began a rehab assignment with Triple-A Indianapolis.


Monday, July 25, 2011

Players vote to OK deal to end NFL lockout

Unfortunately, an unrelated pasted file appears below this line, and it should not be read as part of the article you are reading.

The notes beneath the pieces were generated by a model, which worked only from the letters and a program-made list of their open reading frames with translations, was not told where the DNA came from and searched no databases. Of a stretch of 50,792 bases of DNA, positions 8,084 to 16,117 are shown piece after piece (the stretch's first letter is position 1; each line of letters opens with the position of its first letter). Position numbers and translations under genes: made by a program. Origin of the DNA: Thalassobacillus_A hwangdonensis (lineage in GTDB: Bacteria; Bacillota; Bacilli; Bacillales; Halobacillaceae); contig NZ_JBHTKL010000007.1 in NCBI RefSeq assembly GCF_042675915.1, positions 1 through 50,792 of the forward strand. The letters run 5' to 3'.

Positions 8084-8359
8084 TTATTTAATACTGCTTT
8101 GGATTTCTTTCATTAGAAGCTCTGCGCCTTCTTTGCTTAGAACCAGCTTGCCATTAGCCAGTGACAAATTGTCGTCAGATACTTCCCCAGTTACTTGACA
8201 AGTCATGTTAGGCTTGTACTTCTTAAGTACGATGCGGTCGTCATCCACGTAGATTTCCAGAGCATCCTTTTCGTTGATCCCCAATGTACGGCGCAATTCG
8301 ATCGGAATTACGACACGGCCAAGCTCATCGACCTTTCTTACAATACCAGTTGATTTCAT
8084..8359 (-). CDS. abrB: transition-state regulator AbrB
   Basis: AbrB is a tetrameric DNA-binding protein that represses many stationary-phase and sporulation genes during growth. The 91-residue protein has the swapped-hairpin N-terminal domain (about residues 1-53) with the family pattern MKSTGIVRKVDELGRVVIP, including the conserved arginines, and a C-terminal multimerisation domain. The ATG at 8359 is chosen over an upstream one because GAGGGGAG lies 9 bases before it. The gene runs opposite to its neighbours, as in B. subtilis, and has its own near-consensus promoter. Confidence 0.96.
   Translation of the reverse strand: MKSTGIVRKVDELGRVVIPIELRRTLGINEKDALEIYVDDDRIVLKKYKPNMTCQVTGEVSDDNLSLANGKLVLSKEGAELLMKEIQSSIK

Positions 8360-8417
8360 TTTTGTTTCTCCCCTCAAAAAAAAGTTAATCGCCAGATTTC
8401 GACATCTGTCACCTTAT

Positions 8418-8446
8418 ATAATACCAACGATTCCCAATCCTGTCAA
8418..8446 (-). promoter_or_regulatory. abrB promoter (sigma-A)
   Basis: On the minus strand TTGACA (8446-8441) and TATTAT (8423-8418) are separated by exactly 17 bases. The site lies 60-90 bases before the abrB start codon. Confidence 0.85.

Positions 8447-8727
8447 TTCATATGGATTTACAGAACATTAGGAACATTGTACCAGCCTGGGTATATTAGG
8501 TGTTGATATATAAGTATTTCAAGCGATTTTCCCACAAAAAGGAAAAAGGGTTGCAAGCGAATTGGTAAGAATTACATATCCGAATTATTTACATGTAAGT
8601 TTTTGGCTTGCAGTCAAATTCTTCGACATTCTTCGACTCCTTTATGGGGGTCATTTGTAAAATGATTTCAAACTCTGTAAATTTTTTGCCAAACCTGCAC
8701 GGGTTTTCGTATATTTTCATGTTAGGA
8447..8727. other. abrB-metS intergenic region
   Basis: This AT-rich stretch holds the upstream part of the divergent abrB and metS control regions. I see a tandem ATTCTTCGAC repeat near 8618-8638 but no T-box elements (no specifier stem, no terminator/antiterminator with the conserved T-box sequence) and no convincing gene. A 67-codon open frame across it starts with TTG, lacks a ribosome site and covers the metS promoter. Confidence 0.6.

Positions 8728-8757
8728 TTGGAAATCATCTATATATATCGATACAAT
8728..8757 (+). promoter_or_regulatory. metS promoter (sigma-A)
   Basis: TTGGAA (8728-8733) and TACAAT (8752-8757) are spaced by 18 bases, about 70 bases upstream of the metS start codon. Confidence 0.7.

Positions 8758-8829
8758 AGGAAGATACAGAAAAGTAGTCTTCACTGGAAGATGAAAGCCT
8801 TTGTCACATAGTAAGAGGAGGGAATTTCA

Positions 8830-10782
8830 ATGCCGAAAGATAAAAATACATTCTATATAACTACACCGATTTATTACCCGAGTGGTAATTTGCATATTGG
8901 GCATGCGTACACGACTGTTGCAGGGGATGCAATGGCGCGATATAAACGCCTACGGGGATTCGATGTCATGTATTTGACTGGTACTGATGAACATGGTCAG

Now it can be said with certainty: Get ready for some football!